Mysteries of the Lesser Light

Dim, grey light filters through the trees. The dimness diminishes with each passing minute, replaced by a slightly brighter sky behind the branches. The distant glow above the horizon grows in intensity, offsetting the loss of darkness with a deepening supply of luminescence. Soon, darkness will be hidden, visible only under the leaves and forest debris on the ground. Pine and oak trees will continue to battle with the sky, shading the ground beneath from the sun’s pure white light. But darkness will lose the battle, as it does every day. Will darkness ever prevail? Will the sun ever abandon its effort to bathe the world in light? Deep grey and dark green colors still mix with the blackness of night as dawn claws its way out of the forest. But the forest will remain at the edge of darkness for as long as dense stands of oak and pine stay close to one another, holding development at bay for another little while. Eventually, though, the trees and underbrush will be dispatched to a place where only memory is permitted to thrive.

The image here is only an imaginary expression of something that does not exist. It is your eyes’ deceit; trickery that lures your mind into believing light and darkness have a place on the screen in front of you. You know better. The image burned into your brain is a figment of your imagination; a relic of a time when you had the eyes of an eagle and the resolve of a martyr. Today, of course, you sit in front of a screen, watching evidence of your gullibility put on display for all the world to see. Grey and dim, indeed. Shades of deep, dark green. Darkness giving way to light. It’s all a deception of the highest order. But, still, you stare into the abyss and watch flames consume a lost cargo ship as the water surrounding it boils and thrashes and screams for release.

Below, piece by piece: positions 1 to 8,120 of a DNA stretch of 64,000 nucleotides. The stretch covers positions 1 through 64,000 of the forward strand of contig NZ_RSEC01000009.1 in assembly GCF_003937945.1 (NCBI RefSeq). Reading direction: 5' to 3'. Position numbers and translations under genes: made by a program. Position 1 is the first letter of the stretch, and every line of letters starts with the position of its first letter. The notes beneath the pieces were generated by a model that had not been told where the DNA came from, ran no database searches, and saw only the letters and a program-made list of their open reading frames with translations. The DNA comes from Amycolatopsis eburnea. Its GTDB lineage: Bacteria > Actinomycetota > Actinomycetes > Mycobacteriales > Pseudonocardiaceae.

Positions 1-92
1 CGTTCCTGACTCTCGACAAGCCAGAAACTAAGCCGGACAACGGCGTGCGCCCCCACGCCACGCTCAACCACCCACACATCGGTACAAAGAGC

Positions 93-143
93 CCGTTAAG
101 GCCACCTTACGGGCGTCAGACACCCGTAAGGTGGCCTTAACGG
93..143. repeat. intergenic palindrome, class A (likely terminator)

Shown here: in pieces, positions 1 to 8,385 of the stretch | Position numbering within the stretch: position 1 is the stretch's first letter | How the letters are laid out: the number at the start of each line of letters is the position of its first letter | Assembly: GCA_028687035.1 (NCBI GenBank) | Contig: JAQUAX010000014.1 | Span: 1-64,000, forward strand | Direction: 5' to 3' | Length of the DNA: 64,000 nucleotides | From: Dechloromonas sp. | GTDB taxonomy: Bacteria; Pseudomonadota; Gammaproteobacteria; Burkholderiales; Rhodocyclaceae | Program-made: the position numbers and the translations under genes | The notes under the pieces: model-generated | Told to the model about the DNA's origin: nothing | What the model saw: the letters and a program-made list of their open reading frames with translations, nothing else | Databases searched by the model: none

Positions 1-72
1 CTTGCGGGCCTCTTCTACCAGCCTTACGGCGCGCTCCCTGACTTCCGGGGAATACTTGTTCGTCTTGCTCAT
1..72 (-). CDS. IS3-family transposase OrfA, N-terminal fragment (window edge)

A final opportunity delivered to a desperate man standing on the raised railing of a cargo ship under assault by gale force winds and waves as tall as ten story buildings. Perhaps he jumped. Maybe he was pushed. Or, quite possibly, the sea wrapped its watery fingers around him and pulled him from the railing and toward the bottom of an impossibly deep ocean. No one else will ever know, for he may have been alone—or, at least, by himself—on that massive sea-going vessel. The ship subsequently drifted for weeks on calm waters. Finally, though, the corrosive air and water consumed the framework upon which safety had been built and then torn asunder. The ship sank beneath the mysterious waters of an endless body of water, where the boat’s secrets will remain locked in a vault until the vault and its contents are consumed by time.  The desperate man will then be gone forever, as will all evidence of him and the life he lived. Because when time and water erase memories, nothing remains; not even history.


I successfully returned to bed at 3, after briefly considering abandoning it at that ungodly hour. Instead, though, I went back to sleep and slept until 5:30. Time moves far too fast in the early morning hours. It races by, as if driven by a frenzied witch running late for an appointment with infinity. A witch, incidentally, need not wear a pointy black hat; she can wear a stylish orange fedora to complement the warlock’s beige pork pie hat. His hat is woven from the dried skin of the enemy; “the enemy” is a catch-all term for everyone else who is not “us.” The warlock employs an army of milliners who craft pork pie hats, as well as stovepipe hats, the kind Abraham Lincoln wore. Lincoln was the only person I know of who wore tall, stovepipe hats; the presidential dress-code never caught on with the riff-raff among us. We always chose fedoras or newsboy caps. As well we should.


And the morning continues to unfold. I will watch it. And I will take  my car in for an oil change and tire rotation, preparation for a long, long, long road trip. Now, in the interim, I will explore answers to the mysteries of the lesser light.

About John Swinburn

"Love not what you are but what you may become."― Miguel de Cervantes
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